The drama between McBroom and Hall started in December 2020. McBroom posted a video to his Instagram saying “I’ve got enough kids, but I’ll make you my son,” while being seen boxing in a training ring. Hall entered the picture in March 2021 when he posted screenshots to Twitter showing messages between the two. Hall said “All this because I won’t accept his little fight and now he’s crying because he can’t pay his cleaning lady,” alluding to McBroom’s alleged financial troubles at the time and whose home would be foreclosed on later that year.

In March 2021, Hall finally agreed to fight McBroom and the YouTubers vs TikTokers event came to life. Behind the event was McBroom’s own company, Social Gloves. On social media, the pair repeatedly traded blows, insulting each other. In the end, McBroom beat Hall, though this wasn’t the end of McBroom vs Hall.

By October 2021, Hall still had not been paid for participating in the fight. He said that McBroom owed him $5 million for the fight. By August 2022, Hall confirmed he had been paid, but money was still lost. According to Billboard, the event only brought in a maximum of $10 million, even though it cost $20 million to create.

Similar to the KSI vs Logan Paul fight, Battle of the Platforms had a pay-per-view package, and it was expected to sell at least 1.7 million packages, yet only sold 135,000.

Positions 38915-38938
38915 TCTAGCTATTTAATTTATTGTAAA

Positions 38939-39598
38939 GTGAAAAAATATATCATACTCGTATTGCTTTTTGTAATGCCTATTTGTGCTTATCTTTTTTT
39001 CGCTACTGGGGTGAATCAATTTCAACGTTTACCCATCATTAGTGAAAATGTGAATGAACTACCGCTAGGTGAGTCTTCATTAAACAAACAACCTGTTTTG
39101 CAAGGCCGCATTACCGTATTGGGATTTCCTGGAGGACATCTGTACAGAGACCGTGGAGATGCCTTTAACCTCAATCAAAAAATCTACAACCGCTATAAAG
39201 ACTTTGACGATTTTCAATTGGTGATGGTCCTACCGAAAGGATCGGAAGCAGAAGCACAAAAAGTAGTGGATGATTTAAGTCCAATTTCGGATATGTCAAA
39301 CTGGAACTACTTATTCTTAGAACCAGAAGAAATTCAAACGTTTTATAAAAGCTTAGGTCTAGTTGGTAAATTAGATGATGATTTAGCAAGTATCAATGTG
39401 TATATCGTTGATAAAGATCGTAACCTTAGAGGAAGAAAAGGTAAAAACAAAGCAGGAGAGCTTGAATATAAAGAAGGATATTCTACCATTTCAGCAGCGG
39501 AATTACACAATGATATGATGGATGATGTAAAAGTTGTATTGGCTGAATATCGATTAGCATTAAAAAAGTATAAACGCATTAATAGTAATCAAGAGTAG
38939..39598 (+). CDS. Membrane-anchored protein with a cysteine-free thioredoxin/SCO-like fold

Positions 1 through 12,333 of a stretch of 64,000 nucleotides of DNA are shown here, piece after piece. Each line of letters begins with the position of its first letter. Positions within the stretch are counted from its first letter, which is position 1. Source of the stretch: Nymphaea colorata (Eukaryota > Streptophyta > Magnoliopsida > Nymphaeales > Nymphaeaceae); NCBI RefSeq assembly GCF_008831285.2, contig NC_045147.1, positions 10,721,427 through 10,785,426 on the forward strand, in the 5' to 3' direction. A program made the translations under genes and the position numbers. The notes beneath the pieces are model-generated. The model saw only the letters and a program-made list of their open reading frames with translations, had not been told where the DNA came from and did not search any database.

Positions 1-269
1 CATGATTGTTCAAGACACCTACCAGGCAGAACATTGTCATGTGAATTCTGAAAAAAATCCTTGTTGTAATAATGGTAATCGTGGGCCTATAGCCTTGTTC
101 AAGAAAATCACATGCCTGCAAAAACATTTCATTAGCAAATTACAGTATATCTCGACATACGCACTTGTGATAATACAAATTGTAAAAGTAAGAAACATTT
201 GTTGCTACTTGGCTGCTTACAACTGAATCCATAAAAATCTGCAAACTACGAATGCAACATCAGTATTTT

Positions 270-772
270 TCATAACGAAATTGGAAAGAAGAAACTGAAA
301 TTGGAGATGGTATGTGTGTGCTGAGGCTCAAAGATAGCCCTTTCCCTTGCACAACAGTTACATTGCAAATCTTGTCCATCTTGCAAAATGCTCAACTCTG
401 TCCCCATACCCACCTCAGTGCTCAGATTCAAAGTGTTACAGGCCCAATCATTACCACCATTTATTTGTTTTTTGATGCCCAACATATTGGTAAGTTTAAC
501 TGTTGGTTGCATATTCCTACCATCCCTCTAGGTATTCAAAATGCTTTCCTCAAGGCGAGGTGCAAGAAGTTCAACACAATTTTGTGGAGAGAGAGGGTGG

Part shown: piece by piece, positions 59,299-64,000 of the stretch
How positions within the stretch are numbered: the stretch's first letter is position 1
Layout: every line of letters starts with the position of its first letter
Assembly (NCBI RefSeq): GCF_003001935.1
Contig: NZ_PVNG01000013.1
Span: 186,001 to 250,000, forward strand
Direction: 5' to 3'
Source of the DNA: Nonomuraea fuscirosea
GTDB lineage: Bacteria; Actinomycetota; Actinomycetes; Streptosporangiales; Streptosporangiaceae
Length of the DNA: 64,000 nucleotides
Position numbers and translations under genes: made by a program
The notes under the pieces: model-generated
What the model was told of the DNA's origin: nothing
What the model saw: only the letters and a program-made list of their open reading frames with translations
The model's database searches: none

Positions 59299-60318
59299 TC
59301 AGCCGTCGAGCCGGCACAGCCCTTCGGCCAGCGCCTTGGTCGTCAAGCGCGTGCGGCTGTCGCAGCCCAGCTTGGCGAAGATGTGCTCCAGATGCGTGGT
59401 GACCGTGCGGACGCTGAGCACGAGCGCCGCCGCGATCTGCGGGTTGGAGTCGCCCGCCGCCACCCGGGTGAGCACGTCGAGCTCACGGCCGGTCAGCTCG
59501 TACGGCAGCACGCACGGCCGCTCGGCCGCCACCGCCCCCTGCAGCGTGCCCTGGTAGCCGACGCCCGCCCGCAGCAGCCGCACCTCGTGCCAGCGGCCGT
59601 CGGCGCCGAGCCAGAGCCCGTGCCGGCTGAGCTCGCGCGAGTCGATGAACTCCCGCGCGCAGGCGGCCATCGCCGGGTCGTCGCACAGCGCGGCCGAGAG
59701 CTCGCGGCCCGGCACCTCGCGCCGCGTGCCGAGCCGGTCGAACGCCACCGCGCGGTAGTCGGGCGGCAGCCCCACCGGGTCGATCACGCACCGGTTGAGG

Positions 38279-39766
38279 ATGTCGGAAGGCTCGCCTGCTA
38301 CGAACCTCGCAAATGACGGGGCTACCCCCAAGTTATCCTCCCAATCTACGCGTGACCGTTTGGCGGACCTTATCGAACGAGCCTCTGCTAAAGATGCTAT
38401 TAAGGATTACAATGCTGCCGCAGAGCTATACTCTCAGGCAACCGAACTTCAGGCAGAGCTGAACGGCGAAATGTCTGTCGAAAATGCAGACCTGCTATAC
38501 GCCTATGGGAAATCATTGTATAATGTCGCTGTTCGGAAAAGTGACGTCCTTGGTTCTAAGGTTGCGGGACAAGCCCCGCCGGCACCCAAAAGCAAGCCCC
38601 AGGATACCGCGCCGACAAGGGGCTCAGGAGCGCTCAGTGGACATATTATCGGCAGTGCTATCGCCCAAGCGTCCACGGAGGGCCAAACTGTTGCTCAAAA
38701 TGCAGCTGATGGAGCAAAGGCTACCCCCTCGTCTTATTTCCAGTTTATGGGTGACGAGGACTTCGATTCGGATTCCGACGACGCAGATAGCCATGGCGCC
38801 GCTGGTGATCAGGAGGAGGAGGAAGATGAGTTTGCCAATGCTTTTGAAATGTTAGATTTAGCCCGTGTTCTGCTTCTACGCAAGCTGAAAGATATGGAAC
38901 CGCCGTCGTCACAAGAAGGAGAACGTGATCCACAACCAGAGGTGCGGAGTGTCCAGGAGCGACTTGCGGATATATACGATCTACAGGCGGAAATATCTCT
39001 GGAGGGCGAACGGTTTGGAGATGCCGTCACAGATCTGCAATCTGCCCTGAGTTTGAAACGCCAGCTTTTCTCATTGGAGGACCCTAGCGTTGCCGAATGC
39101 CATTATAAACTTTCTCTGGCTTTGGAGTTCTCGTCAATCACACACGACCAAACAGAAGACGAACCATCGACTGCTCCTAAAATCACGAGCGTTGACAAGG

The other company involved, Live X Live, sued McBroom for the loss of money around the fight. They claimed that, because of comments McBroom made after the fight, they lost almost $100 million.

One of the next big fights was Creator Clash. Unlike the other fights mentioned here, this was for charity. It took place on May 14, 2022, in Tampa, Florida. Many popular YouTubers participated in this event, including Arin from Game Grumps, animator TheOdd1sOut, SuperMega, and JustaMinx. The event was headlined by iDubbbz, the organizer of the event, and influencer doctor Doctor Mike.

Creator Clash started as a callout from iDubbbz to RiceGum in a 2018 video. In response, RiceGum asked for a boxing match, yet backed out later. iDubbbz decided to continue with the event and it would become known as Creator Clash. In the end, the event donated almost $1 million to three separate charities.

In December 2022, we saw another influencer boxing event with a twist. Ludwig’s Mogul Chessboxing Championship combined boxing and chess. Each fight alternated between boxing and chess, and the winner was decided by boxing means or chess means, whatever won first.

The event director behind Mogul Moves, Ludwig’s company, announced on their podcast, The Yard, that the event cost $1.6 million. The event did not make any money despite the hype around it, but it was close to breaking even. It was streamed on YouTube and the concurrent viewers peaked at 316,000.

Creator Clash 2 is set to occur on April 15, 2023, in Tampa, Florida. The headliners are iDubbbz and Alex Wassabi. In-person tickets range from $30 to $500 and pay-per-view pricing ranges from $20 to $35. At this event, you can see creators like Marisha Ray, Myth, Arin Hanson, Jarvis Johnson, Alanah Pearce, CrankGameplays, and Jack Manifold.